During 1910, the line was double tracked from Water Street to Albert Street. More double tracking was done in later years. 1910 also saw hydroelectric power come to Berlin, thanks to Sir Adam Beck. The street railway began using power supplied by the Ontario Hydro Electric Power System in October of that same year. By June 1913, the Berlin & Waterloo Street Railway had 5.09 miles of track and a fleet of 19 cars.
The Preston & Berlin Street Railway (renamed the Grand River Railway in 1914) began operating into Berlin on October 6, 1904. The P&B had its trackage on a marginal right-of-way along the south side of King Street to a point just east of Stirling Avenue where the freight line split off in a south-west direction on a private right-of-way. The passenger line swung to the centre of King Street and continued west to Albert Street, and from there through downtown Berlin to Water Street sharing trackage with the street railway. This practice was discontinued in 1921 when the Grand River Railway put larger cars into service with the conversion from 600 to 1500 volt operation. The Grand River Railway constructed a new cut-off line from Kitchener Junction to Courtland Avenue where it rejoined the freight line.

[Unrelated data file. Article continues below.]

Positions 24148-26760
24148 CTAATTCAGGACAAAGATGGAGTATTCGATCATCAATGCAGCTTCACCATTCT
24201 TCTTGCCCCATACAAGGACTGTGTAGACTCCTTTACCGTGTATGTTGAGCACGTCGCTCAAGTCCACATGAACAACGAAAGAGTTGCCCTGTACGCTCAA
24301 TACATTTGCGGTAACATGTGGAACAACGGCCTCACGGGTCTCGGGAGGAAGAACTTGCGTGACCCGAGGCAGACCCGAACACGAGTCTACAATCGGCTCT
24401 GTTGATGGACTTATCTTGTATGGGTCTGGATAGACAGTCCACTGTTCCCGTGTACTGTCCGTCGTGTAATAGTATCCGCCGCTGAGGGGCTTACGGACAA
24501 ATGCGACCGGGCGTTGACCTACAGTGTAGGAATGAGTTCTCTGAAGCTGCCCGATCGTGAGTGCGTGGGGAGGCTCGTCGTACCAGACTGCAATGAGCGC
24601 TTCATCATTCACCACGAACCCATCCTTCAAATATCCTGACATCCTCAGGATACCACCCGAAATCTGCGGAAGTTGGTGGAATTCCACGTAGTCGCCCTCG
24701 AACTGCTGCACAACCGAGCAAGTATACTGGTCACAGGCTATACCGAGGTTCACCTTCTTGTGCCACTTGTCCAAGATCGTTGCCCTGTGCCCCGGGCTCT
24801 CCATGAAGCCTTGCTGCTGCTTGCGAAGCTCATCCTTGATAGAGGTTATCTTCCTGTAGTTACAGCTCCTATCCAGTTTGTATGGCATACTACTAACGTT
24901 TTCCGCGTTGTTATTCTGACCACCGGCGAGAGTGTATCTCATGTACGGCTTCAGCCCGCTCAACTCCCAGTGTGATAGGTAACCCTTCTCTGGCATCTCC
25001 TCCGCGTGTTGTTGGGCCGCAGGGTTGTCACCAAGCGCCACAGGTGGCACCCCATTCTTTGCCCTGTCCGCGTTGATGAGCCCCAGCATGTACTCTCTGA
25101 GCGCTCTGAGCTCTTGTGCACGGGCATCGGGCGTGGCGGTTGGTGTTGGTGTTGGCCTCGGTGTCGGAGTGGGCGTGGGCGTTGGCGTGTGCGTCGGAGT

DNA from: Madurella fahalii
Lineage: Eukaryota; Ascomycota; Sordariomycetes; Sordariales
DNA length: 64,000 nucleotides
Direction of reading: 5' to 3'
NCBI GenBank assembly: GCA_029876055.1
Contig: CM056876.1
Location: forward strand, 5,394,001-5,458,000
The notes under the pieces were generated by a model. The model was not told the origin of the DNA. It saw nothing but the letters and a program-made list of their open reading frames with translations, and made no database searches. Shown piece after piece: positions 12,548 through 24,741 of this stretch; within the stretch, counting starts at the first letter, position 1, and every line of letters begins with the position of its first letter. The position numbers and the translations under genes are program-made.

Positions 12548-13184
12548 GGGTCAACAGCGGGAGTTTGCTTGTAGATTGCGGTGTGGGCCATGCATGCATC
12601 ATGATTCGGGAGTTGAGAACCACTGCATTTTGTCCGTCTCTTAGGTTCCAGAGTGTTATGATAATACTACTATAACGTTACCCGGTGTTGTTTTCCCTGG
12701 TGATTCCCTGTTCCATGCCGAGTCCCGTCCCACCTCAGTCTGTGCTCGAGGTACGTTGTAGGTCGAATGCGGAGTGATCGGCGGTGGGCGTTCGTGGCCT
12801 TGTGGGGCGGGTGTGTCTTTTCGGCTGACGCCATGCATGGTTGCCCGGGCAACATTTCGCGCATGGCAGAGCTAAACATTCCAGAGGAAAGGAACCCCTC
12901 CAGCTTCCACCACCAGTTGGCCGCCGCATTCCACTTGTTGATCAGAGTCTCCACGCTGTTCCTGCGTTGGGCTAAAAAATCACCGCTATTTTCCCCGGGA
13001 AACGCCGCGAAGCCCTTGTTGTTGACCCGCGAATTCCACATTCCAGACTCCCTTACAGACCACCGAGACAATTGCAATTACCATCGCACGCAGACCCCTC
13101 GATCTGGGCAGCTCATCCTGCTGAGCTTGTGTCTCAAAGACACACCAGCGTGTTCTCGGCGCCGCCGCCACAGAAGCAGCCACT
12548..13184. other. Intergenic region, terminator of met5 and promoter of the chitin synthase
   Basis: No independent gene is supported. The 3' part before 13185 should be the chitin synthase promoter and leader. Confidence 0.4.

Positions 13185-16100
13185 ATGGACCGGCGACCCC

This change resulted in the street railway taking over the trackage of the Grand River Railway from Albert Street to Kitchener Junction. A new waiting room was built at this point for the convenience of passengers transferring between the street railway and the Grand River Railway cars. Use of the Albert Street carbarn was discontinued when a new carbarn was built in 1923, directly across the road from the Kitchener Junction loop. This carbarn remained in use after the streetcar system was converted to trolley coach, and was also used for motor bus service and storage until replaced in November 1976 by a new operations and maintenance facility on Strasburg Road in Kitchener.